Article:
DecryptedTech

Wednesday06 July 2022

FTC Steps in On TRENDNet IP Camera Issue... After TRENDNet Fixes It...


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In Mid-2011 it was revealed that many Supervisory Control and Data Acquisition (SCADA) devices were visible on the internet with a simple Google search. What was even more terrifying was that many of these devices still had the default username and password set and were visible in the search results. In 2009 someone with the same idea developed a search engine that was able to find connected devices as a service making it easier to find them and… exploit them. In January of 2012 a security flaw was found in the way that many (if not all) connected IP cameras operated. The flaw was originally found in a TRENDNet’s IP camera (a discontinued one) and it was a serious one.

The search engine that allowed this new and focused type of search is the paid service Shodan. Shodan allows you to search for anything from web servers to refrigerators (it says so on their site).  Shodan has already been used by malicious individuals to “creep” hack into baby monitors and IP cameras to watch people on the other end. One man in Houston found someone had hacked the baby monitor and camera in his 2-year old daughter’s room.

Now with this in mind we have to wonder how in the world a flaw like the one found in TRENDNet IP cameras could ever have made it past quality control. The flaw is very simple. It seems that the webserver in the cameras has an anonymous directory which has no permissions on it at all. You can disable the guest account or give it a password and this is still open to view. Once you identify the IP address of the camera you can map it from there. As an example; the camera at http://x.x.x.x/ can be accessed by hitting the anonymous directory at http//x.x.x.x/anony/mjpg.cgi (or jpgview.htm, mjpeg.cgi, view2.cgi) and if you are looking at one of the affected cameras then you can get a video stream returned from the camera without the need to authenticate at all. The flaw does not work on all TRENDNet IP cameras; we tested on ours and even with using the anony directory the web server still asked for authentication. Still it should not be available in ANY IP camera.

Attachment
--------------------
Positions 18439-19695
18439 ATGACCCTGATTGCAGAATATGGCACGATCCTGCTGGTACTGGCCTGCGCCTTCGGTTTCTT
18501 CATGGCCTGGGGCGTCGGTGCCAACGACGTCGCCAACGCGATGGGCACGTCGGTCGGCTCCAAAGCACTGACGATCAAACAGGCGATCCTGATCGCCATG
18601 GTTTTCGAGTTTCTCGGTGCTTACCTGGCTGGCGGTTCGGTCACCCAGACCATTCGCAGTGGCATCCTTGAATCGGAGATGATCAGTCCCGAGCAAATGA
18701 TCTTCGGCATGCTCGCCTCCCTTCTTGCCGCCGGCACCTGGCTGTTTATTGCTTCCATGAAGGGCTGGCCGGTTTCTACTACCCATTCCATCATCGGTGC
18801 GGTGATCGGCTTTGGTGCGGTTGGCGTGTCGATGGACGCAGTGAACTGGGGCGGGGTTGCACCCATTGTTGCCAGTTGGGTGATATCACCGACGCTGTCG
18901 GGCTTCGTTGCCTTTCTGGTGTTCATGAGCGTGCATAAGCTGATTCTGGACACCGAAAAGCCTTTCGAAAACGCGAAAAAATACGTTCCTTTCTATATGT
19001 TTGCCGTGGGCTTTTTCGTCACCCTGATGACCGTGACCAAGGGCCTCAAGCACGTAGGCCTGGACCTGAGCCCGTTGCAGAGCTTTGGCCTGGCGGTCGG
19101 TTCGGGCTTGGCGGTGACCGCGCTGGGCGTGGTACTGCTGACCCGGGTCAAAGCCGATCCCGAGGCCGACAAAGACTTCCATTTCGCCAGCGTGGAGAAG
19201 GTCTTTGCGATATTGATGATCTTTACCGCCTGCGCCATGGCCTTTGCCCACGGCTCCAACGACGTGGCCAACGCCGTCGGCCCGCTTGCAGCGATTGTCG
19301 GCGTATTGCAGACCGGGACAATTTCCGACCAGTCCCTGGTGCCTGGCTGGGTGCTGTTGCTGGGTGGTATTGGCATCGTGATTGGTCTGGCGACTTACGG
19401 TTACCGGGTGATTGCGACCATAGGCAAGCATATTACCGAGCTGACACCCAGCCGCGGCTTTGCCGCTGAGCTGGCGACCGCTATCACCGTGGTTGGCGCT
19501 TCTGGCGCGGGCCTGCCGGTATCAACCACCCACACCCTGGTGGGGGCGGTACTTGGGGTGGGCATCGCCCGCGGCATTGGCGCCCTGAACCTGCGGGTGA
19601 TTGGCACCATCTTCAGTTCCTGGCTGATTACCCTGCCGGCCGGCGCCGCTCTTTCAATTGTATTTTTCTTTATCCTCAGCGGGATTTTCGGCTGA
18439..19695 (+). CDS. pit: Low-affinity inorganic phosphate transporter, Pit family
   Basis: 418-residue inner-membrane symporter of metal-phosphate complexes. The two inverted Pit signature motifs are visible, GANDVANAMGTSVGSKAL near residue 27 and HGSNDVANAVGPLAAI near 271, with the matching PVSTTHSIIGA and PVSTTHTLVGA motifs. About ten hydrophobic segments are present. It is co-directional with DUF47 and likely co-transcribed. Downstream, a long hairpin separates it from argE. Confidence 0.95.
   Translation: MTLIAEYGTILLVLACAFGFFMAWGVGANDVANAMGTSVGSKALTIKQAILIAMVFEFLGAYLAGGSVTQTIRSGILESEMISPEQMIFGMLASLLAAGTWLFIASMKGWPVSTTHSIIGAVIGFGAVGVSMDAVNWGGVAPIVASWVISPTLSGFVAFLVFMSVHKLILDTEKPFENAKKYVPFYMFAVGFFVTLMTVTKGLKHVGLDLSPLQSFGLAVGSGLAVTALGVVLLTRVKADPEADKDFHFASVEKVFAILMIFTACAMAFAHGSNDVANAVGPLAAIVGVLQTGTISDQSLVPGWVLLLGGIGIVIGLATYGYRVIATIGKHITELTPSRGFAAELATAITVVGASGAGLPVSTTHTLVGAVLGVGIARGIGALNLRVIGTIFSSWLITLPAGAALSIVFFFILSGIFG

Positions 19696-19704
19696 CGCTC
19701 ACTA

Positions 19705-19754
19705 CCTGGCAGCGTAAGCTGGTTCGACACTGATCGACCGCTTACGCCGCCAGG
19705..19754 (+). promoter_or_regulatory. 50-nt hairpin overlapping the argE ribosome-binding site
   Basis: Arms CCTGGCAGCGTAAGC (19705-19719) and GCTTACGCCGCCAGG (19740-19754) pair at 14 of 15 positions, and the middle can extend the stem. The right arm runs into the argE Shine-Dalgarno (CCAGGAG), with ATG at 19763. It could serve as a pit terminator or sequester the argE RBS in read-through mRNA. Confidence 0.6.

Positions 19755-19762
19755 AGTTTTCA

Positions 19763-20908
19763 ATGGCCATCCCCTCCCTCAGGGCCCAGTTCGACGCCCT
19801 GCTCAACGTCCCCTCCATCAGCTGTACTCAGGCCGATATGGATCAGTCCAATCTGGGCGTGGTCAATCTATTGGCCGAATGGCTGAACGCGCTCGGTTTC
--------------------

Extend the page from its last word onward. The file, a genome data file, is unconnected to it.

According to TRENDNet as soon as they heard about the hack they pushed out new firmware and also stopped shipping product with the affected firmware. Information on how to fix the issue is still available on their website for the cameras in question. Still the FTC (Federal Trade Commission) felt they needed to do something. They have ordered TRENDNet to improve security across the board on all of their connected camera devices. What is interesting about this is that TRENDNet appears to be working on that already and the FTC’s ruling does not cover any of the other companies that have the same flaw in them and expose people’s homes to others. There is as chance that it could be a way to send a message without a fight, but it is much more likely that they are just doing this so they look like they are doing something. We certainly hope that it is the former as there are far too many companies that allow these security flaws to exist in their devices (some very knowingly). This type of behavior should not be allowed and companies that do not ensure their products are not open to anyone should be held accountable. Then again, if the companies that make the control devices that run critical infrastructure services are not held accountable… why should these guys be?

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Last modified on Thursday, 05 September 2013 19:15

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